There were rows of large cushioned chairs that Crystal absolutely loved. She sank into one gratefully.
“Well, hello there sparkly.” A voice said. Crystal turned her head to see a tall, male, blue-green ocean dragon walking towards her. She scooted over and the new dragon swooped down onto the now-exposed cushion.
“My name is Riptide,” he said.
“Good for you,” Crystal said in a bored tone.
“Surely you’ve heard of me?” Riptide said, affronted.
“Actually, no, I haven’t,” Crystal said.
“I am the captain of the flyball team!” Riptide said.
“Nice,” Crystal said. “But do you have any royal connections?”
“Like anybody does.” Riptide scoffed.
“Oh really?” Crystal said.
“Think you can prove me wrong?” Riptide asked. “Then name anyone within a hundred-mile radius that does.”
“Actually, I do,” Crystal said.
“What!” Riptide said. “Wait. Who?”
“The younger princess,” Crystal said. The bus shook slightly with
“Hey, so,” Riptide said. “Do you think you could set me up with her?” he asked.
“Um, no,” Crystal said.
“Why not!” Riptide said.
“Because she’s already with someone,” Crystal said.
“Who?” Riptide asked.
“Me,” Crystal said casually.
“Hah!” Riptide said. “Good one. But actually, who?”
“I wasn’t joking,” Crystal said.
“But you’re a girl! And she’s also a girl!” Riptide said. “That's! It's!”
“Oh, did I just confuse you terribly?” Crystal said sweetly. “Hmm. Well, it’s called being lesbian.”
“Ohhhh!” Riptide said. “You’re that weird lesbian nerd I’ve been hearing about.”
“You got a problem with that?” Crystal said icily.
“N-n-n-no!” Riptide stammered. “Oh, hey look at the time! Got to go!” With that, he dashed over to a group of loud and rambunctious dragons nearby. He started talking animatedly to the group, who laughed with him.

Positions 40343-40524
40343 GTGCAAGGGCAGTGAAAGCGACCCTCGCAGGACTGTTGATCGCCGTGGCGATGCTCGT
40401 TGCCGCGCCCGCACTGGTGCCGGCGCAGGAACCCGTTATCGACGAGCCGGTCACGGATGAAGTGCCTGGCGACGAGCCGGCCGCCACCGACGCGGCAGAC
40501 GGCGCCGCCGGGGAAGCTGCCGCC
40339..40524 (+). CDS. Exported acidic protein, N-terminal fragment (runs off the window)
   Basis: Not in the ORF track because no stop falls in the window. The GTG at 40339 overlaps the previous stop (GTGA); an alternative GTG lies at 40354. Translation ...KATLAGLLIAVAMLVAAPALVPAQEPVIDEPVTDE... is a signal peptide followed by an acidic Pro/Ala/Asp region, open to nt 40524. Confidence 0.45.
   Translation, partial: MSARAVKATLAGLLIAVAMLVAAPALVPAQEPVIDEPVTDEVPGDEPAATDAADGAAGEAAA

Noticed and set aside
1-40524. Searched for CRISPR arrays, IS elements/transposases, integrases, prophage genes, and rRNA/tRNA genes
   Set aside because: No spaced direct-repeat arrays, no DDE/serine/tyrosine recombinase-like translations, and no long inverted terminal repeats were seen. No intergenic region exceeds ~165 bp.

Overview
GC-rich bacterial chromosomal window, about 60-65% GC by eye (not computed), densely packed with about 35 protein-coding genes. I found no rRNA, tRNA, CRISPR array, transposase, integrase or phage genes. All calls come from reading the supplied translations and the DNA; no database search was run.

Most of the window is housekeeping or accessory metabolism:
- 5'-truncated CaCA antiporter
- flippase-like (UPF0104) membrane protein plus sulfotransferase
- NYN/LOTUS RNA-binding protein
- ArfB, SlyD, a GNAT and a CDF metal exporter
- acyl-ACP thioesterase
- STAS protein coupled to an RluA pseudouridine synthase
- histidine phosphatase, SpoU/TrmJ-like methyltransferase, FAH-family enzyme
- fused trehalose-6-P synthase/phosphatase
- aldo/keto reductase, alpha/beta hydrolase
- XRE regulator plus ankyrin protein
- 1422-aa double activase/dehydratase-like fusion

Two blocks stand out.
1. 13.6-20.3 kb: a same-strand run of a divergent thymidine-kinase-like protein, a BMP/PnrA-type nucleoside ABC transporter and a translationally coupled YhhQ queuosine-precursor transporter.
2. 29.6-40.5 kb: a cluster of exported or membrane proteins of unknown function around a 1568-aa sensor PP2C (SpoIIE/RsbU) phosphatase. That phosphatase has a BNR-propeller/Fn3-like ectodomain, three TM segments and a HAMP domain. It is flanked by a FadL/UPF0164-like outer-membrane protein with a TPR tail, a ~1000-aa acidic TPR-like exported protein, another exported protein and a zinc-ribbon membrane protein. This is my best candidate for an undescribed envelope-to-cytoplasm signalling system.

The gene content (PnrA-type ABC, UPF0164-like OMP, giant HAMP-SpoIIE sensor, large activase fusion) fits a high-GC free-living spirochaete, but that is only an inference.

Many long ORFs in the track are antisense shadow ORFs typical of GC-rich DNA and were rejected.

Stupid dragons. Crystal thought. She sighed and turned to face the outside. In the distance, several dark stormy clouds were barely visible. The bus slowly rolled down the road to the jungle for the field trip.
. . . Three Hours Later . . .
The wind tore furiously at the four dragons standing near the museum.
“We need to get inside!” Crystal said.
“They’ve locked the door!” Tundra said. “We can’t get inside!”
“Let’s try to open it!” Dusty said. “I bet your ice could force the door open.”
“Sure, let’s try,” Coral said. The group tried to get to the door while the wind tried to yank them away. When they got there, Tundra created ice and used it to try and force open the door.
Creeeaaak. Crystal looked up and saw that the large sign that had stood above the museum was tilting. And it was going to fall. On them.
“Move!” Crystal shouted. The group moved backward, but Crystal tripped and the wind caught her wings. She was pulled up into the sky, yelling and kicking the whole way.
The wind was so strong, that when Crystal tried to fly, the wind just carried her backward faster. As she flew, trees and plants and anything else the wind could grab was flying through the air.